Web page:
What is a Next Generation IPS?

According to Gartner, a next-generation network IPS, at a minimum, should have the following attributes:

  • Inline, bump-in-the-wire configuration: Should never disrupt network operations.
  • Standard first-generation IPS capabilities: Should support vulnerability-and threat-facing signatures.
  • Application awareness and full-stack visibility: Should identify applications and enforce network security policy at the application layer.
  • Context awareness: Should bring information from sources outside the IPS to make improved blocking decisions or to modify the blocking rule set.
  • Content awareness: Should be able to inspect and classify inbound executables and other similar file types, such as PDF and Microsoft Office files.
  • Agile engine: Should support upgrade paths for the integration of new information feeds and new techniques to address future threats.

Importantly, the NGIPS does not include traditional enterprise network firewall capabilities. Many organizations will benefit from a security system that combines high performing network inspection and control functions, such as a Next-Generation Firewall (NGFW). However, it’s also clear such an offering isn’t universally applicable. According to Gartner1, “the high end of the security market will tend to continue to use separate firewalls and IPSs, driven by complexity, desire for ‘defense in depth’ and network operational considerations.” Sourcefire maximizes choice by providing systems offering a range of security functionality, across both physical and virtual platforms. This “Agile Security” strategy offers security teams a high degree of flexibility in deployment decisions, as well as the potential for significant capital and operational expense savings.


Inline, Bump-in-the-Wire Configuration

In the event of service disruption from a network IPS device configured for inline operation—perhaps caused by onboard hardware failure, software malfunction, or power loss—in most instances, the network IPS should be configured to “fail open” as not to cause disruption in network connectivity. In this case, ingress and egress interfaces of an interface set are mechanically bridged, thus continuing to pass traffic (without further inspection). Unlike other providers that offer limited or no failopen interfaces, 100% of Sourcefire’s purpose-built 3D Appliances come equipped with fail-open copper and/or fiber interfaces. This often negates the need to purchase expensive inline taps, saving considerable time and money.

Standard, First-Generation IPS Capabilities

Sourcefire is consistently recognized for offering the best protection in the business. Based on the award-winning open source Snort detection engine, which has rapidly become the most widely used IPS detection engine in the world today, Sourcefire has been recognized by NSS Labs as offering the industry’s best overall protection among all major IPS providers for two years running. Results like these are a consequence of the rigorous development methodology employed by the Sourcefire Vulnerability Research Team™ (VRT), which is designed to maximize performance, eliminate false negatives, and minimize false positives.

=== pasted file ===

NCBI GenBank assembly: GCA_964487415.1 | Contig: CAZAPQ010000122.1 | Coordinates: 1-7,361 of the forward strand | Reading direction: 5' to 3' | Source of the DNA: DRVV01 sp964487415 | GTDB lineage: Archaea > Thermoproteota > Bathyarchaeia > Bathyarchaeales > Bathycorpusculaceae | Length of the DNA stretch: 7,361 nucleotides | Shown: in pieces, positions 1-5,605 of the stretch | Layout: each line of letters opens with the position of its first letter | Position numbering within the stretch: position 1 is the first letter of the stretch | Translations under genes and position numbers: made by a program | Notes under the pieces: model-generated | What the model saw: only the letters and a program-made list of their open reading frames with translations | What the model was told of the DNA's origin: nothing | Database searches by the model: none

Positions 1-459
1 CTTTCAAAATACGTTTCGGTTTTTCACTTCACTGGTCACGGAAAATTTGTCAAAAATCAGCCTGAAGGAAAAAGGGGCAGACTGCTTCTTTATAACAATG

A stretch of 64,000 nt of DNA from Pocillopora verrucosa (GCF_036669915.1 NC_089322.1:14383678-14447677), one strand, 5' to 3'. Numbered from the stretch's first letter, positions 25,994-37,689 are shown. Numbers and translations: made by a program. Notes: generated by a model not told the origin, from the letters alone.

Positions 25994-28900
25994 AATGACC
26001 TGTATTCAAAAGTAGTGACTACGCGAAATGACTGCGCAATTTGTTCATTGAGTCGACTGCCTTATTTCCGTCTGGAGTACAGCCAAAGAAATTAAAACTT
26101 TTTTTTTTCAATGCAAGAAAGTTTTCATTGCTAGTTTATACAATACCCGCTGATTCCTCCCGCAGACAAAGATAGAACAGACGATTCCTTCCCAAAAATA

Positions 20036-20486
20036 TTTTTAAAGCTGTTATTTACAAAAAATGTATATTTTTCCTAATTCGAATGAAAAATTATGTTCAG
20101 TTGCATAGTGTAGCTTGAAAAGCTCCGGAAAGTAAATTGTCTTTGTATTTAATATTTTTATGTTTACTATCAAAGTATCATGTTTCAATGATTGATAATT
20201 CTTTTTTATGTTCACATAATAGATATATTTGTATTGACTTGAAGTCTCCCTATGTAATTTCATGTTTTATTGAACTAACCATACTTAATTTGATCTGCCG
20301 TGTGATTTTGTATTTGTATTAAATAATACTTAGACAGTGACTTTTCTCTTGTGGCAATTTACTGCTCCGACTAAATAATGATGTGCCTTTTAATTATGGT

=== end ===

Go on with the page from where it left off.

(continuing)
Application Awareness and Full-Stack Visibility

Sourcefire is the first and only IPS provider to offer passive, real-time network intelligence gathering. Sourcefire FireSIGHT™ (formerly Sourcefire RNA®) aggregates rich network intelligence in realtime to enable security administrators to actually enforce corporate acceptable use policies (AUPs) regarding usage of approved operating systems and applications. This can be accomplished within Sourcefire’s NGIPS solution through compliance rules and whitelists. By limiting the use of operating systems and applications that can be used on the network, organizations can improve productivity and reduce risk by minimizing the network’s surface area of attack.

Contextual Awareness

Accurate and timely detection of attacks is an essential requirement of an NGIPS. But equally important is deciding how to respond, or even whether to respond, to those attacks. Context, the complex set of circumstances that surround a specific attack, is a crucial element in assessing the risk posed by an attack, dictating the priority of the response. Sourcefire was the first vendor to deliver commercial IPS solutions that provided essential information about both the behavior and composition of a network under attack, as well as the identification of the specific individuals affected by a security incident.


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Network Awareness

Contextual information about the network provides benefits by enabling proactive responses to developing situations before an attack or breach. Sourcefire NGIPS provides continuous network visibility, including identification of new hosts as they join the network, network and host configuration changes, and compliance with IT policies. The experience of Sourcefire customers has shown the value of incorporating this contextual data into threat response and ongoing operational and administrative activities. For example, if certain operating systems, devices, or applications are not expected to exist in a network, protections related to those systems can be turned off, eliminating unneeded checks. However, if Sourcefire detects the emergence of an unexpected device, relevant protections can automatically be engaged—protecting the devices from attack while security staffers investigate the network addition.